Young Adult Lit/Crit

March 31, 2008


Filed under: Look What I'm Reading for Book Club! — kariredmond @ 10:43 pm

Forgive me for being a little behind with my postings… but last week I read Cut by Patricia McCormick (she also wrote Sold if she sounds familiar, I know some of you have read that one).  This novel goes along with my seminar, although I didn’t even know about it at that time. 

Cut is about a teenage girl who is depressed and living in a rehabilitation center because she is a cutter.  Along the same idea as speak, she isn’t talking to anyone at all, thus making it hard for people to help her.  At the treatment center she finds comraderie with a group of girls when she discovers that she is not alone, and that everyone at the treatment center is struggling with emotional issues.  In order to get better, she tries to find her voice as well as get to the root of her problem.  This is a great novel because it explores the issues of depression and cutting (something I really didn’t know about before my seminar), as well as issues with parental support, the importance of talking to someone about your problems, and even briefly touches on the subjects of co-dependence and eating disorders. Definately worth the read (its a short, easy one despite the heavy nature of the topic) and I think Jess has first dibs if anyone wants to borrow it after her!



Facilitation and Reading for TH

Filed under: from your prof — sunyprof @ 11:31 am

Would our facilitators for the Reeves’ chapters 4 & 5 please post feedback response early this week…

I would also like all of us to read two articles for whole class discussion on TH. These appear in the current Journal of Adolescent and Adult Literacy.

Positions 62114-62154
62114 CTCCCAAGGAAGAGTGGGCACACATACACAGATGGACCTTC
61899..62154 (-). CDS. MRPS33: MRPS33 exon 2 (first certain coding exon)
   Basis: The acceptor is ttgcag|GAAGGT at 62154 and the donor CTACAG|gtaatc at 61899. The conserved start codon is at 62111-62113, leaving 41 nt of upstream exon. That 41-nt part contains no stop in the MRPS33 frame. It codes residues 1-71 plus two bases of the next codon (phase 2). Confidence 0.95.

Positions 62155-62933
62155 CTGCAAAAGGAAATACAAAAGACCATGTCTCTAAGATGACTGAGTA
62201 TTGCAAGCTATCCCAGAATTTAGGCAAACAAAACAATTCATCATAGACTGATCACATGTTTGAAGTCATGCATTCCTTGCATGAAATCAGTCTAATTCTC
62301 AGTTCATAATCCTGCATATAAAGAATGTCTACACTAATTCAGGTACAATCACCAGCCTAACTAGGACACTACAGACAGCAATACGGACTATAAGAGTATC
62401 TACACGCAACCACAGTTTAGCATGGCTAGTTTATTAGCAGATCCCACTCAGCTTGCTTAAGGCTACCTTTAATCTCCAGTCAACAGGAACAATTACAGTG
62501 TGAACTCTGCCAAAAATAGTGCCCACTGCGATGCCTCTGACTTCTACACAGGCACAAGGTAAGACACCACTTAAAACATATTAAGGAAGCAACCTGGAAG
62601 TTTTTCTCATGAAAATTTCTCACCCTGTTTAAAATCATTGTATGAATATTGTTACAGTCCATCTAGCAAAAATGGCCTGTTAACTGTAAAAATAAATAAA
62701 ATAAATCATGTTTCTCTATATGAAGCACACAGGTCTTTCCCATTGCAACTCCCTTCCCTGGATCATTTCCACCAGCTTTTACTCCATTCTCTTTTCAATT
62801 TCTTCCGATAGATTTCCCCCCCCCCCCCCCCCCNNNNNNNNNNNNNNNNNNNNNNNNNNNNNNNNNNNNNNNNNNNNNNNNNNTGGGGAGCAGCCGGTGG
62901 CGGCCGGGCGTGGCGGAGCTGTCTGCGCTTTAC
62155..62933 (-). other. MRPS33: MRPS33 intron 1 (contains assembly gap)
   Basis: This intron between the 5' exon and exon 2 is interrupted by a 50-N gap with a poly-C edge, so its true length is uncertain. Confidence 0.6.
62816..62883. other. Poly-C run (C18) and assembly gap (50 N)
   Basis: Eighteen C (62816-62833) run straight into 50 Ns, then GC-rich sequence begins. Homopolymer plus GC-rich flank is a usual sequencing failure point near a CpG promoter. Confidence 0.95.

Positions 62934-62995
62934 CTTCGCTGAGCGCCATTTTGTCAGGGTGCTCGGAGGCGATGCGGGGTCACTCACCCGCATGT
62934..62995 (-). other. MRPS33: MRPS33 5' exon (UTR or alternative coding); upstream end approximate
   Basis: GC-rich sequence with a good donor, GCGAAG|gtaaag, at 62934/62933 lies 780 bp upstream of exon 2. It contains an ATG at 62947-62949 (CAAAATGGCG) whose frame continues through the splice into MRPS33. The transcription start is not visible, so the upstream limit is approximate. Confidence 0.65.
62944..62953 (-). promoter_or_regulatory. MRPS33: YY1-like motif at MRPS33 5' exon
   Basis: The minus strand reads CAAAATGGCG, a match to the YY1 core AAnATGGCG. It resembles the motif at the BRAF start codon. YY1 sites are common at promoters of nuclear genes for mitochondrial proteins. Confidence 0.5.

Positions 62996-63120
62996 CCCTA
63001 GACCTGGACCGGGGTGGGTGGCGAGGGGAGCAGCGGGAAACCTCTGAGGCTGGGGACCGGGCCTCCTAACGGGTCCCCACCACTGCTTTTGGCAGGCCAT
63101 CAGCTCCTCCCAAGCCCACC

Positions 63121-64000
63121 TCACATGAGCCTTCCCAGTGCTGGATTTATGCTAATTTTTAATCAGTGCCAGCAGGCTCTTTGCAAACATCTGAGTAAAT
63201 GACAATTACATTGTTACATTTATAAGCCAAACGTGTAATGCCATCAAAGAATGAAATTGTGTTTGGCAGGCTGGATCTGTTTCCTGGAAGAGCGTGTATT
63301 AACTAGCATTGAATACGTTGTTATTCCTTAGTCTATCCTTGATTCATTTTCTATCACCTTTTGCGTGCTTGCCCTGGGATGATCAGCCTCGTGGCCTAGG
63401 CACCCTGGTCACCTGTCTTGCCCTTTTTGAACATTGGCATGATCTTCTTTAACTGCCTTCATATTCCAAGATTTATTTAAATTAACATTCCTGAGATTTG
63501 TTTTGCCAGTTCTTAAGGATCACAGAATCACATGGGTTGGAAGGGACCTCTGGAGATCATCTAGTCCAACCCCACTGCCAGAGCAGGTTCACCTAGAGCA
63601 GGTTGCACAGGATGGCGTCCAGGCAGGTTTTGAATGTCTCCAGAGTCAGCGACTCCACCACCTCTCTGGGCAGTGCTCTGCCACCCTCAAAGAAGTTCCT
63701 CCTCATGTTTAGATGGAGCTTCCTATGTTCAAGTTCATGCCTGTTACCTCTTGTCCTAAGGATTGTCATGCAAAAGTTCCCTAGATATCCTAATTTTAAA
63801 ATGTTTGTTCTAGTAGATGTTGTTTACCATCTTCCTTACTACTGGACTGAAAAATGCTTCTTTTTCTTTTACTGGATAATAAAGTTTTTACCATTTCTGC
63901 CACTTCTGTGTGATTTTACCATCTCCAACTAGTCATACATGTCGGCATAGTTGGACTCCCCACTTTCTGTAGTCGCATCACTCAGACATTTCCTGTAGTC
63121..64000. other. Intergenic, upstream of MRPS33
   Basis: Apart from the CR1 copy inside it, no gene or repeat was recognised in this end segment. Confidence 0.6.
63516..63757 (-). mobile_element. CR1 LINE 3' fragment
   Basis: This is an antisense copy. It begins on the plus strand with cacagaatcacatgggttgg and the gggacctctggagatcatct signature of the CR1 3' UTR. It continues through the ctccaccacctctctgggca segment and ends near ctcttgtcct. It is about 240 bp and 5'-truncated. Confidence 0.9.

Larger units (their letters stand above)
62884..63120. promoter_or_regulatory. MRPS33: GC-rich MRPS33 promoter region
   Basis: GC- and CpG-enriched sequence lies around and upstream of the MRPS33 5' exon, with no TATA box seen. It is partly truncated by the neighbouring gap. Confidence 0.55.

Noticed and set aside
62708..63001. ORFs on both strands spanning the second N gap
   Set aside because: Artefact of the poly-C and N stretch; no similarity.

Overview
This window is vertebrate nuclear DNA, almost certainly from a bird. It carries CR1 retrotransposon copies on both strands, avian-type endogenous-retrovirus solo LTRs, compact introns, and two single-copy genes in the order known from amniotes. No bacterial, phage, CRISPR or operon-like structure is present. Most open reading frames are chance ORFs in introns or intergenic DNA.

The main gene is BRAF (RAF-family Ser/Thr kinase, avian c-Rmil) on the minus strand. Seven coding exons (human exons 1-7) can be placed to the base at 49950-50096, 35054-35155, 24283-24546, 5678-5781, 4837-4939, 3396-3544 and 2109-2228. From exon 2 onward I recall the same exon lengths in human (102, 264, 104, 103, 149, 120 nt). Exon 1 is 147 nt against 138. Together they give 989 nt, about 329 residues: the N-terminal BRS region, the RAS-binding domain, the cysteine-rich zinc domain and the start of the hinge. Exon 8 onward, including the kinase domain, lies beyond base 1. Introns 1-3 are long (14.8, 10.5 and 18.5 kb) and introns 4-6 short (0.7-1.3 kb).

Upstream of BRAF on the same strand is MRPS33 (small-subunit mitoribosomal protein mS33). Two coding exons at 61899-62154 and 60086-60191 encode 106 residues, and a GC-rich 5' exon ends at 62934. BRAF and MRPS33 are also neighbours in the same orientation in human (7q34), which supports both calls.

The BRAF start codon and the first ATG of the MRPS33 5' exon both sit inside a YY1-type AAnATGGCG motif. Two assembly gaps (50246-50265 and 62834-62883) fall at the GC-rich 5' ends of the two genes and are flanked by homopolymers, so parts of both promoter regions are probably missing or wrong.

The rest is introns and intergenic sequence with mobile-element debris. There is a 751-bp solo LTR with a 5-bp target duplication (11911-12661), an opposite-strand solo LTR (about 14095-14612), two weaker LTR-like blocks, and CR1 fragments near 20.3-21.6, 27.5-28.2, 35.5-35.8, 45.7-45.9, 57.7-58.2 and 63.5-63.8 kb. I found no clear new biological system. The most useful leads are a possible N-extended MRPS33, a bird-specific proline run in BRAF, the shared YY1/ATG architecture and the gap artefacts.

The first focuses on accelerated reader programs which some of you may have encountered in the schools you attended or know through observations.

The second, Weblogs and Literary Response: Socially Situated Identities and Hybrid Social Languages in English Class Blogs, also appears in the same April, 2008 issue of JAAL.

To access them you should get a username and password invitation when you click on these links. Use kstearns and aussie here.

If you have difficulty, please get in touch with me immediately. Thanks!! KES

Directions to Syracuse Stage

Filed under: BOMB-ITTY — erinlbowman @ 10:15 am

  • Traveling the New York State Thruway
    • 1. Exit onto Rt 81 south at Thruway Exit #36
    • 2. Follow the “Traveling South on Rt 81” directions below.

  • Traveling South on Rt 81
    • 1. Exit at Harrison/Adams Street, Exit #18
    • 2. Follow the Exit ramp to Adams Street. Turn left onto Adams Street.
    • 3. At the second traffic light, turn left onto Irving Avenue.